= What kind of “monster” do you need to defeat in your story?

= What are you going to do differently?

(This post is part two of a three-part series. Be sure to check back next Thursday for part three regarding how God has called men to be the hero in their children’s stories and point them to Christ!)


(Post by: Lilly Hobbs)

Wouldn’t you agree that we all long for something more than what this world has to offer, even if we don’t quite know what it is? We each have this yearning within our hearts for something we have yet to experience and obtain.

Some of us can’t exactly reconcile why we are here. As a Christian myself, though, I firmly believe that our very hearts and souls long for one thing: restoration.

I can prove that we all have this unified desire by pointing out the one resounding theme found in every story book, television show, and movie today… The theme is that every story has a monster.

Think of any fairytale you’ve ever read, such as Cinderella, Little Red Riding Hood, or The Wizard of Oz. Remember Narnia and Lord of the Rings? Take into account Anne of Green Gables, Jane Austen’s Emma or Pride and Prejudice, or Jane Eyre. Each of these stories have a monster figure within their pages.

Humans tell a universal story whether they mean to or not; but why?

It all started in the Garden of Eden, with Adam and Eve, and the monster (or in their case the serpent who was Satan). The monster deceived Eve and led her to believe that if she ate the fruit from the tree God had commanded them not to eat from, that she would become like God, knowing all things.

Eve took the fruit and ate. She then offered some to her spiritually weak husband who also ate, and from the moment she took that first bite of fruit, every kind of chaos and disorder has plagued mankind. We are born into sin, and we find ourselves longing for redemption.

Heidi White has a quote that says, “Monsters are embodiments of The Fall. It’s not the darkness that bothers us, it’s that there is not a hero to meet that darkness.”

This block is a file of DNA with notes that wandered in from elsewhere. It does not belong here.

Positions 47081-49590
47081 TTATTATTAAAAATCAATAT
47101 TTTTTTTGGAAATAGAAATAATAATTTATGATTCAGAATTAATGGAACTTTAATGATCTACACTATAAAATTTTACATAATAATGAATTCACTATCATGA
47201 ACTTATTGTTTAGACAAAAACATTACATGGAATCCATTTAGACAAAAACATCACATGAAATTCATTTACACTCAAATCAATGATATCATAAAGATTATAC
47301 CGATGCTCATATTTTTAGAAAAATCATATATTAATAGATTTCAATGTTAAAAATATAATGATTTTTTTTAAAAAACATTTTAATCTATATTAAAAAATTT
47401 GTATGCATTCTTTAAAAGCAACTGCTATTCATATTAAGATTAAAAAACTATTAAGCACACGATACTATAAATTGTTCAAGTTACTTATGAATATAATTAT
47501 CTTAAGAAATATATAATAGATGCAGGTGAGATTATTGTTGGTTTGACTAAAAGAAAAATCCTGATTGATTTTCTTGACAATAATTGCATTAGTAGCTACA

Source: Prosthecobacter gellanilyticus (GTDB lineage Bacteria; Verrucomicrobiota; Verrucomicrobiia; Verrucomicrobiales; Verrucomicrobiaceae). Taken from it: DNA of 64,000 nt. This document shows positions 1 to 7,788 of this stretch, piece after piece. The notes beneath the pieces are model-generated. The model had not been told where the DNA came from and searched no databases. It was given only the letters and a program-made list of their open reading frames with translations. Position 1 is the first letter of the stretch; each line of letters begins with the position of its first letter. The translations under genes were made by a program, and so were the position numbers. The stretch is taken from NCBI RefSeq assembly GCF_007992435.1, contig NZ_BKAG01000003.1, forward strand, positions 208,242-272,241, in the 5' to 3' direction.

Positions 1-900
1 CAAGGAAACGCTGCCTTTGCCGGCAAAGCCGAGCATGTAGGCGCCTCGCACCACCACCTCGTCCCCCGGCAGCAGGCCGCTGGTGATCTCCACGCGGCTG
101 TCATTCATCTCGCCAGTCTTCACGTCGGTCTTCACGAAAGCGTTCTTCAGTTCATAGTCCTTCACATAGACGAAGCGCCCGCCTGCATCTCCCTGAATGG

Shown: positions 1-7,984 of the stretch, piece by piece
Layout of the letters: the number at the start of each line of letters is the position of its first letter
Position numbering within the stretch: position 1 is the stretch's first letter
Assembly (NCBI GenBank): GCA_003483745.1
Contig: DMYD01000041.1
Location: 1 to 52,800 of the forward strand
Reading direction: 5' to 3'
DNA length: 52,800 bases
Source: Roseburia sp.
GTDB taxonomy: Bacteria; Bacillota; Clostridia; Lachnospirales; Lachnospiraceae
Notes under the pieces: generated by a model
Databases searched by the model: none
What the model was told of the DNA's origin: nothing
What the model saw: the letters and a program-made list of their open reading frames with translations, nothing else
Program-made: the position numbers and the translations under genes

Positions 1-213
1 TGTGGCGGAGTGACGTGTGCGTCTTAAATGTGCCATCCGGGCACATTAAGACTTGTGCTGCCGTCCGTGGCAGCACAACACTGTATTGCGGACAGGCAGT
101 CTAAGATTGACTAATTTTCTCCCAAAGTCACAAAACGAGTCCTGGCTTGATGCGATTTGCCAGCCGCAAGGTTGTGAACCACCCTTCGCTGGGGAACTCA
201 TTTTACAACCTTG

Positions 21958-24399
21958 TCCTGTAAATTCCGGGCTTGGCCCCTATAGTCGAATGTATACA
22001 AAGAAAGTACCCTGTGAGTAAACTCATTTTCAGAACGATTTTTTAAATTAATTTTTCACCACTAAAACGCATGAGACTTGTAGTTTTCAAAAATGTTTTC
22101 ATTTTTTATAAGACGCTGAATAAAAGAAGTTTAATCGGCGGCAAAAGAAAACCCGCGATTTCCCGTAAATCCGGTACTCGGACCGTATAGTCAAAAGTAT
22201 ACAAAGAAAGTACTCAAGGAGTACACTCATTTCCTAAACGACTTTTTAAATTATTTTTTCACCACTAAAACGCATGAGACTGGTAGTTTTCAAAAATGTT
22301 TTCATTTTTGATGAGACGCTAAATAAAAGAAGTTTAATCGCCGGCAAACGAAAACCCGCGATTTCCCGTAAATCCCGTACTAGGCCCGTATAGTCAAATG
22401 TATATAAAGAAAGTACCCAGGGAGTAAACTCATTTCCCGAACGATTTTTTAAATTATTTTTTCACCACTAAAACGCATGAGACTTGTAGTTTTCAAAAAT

Our hearts are desperate for the restoration of our story, of this disconsolate world’s story.

A hero must defeat the monster. Even those who do not believe in our Lord Jesus continue to write and tell stories in which a hero defeats the monster and the darkness and disorder it has caused. Even stories such as Harry Potter and the Marvel series (which are very secular and I do not recommend Christians reading) have a monster(s) and a hero(s).

The Bible itself is full of the monster/hero storyline! Paul reveals this to the men of Athens in Acts 17:23 which says, “Then Paul stood up in the meeting of the Areopagus and said, “Men of Athens, I see that in every way you are very religious. For as I walked around and looked carefully at your objects of worship, I even found an altar with this inscription: to an unknown god. So you are ignorant of the very thing you worship—and this is what I am going to proclaim to you.”

You see, they knew there was a god (an unknown god) that they could pray to for deliverance. They just didn’t know who the true God and hero was and still is today.

Ultimately, we tell a universal story because it’s been written into each one of us by our Creator, God.

As Christians, we need to know that the monster in our story exists and is savagely fierce, cruel, and violent. His name is Satan, and he is our enemy. However, we also need to know that the monster can be overcome.

When Jesus died on the cross for our sin and resurrected after being dead in the grave for three days, He rescued us from Satan, the monster of our story that seeks to steal, kill, and destroy (John 10:10).

Monsters never, ever triumph when a hero is willing to act courageously and sacrificially. For our sake, Jesus was willing to meet the darkness.

“I have found a desire within myself that no experience in this world can satisfy. The most probable explanation is that I was made for another world.” (C. S. Lewis)


= Do you find within yourself a desire that this world cannot satisfy?

= Are you tempted to think that the monster of your story will win?

= What are you going to do differently?

(This post is part one of a three-part series. Be sure to check back next Thursday for part two regarding being the hero of your own story!)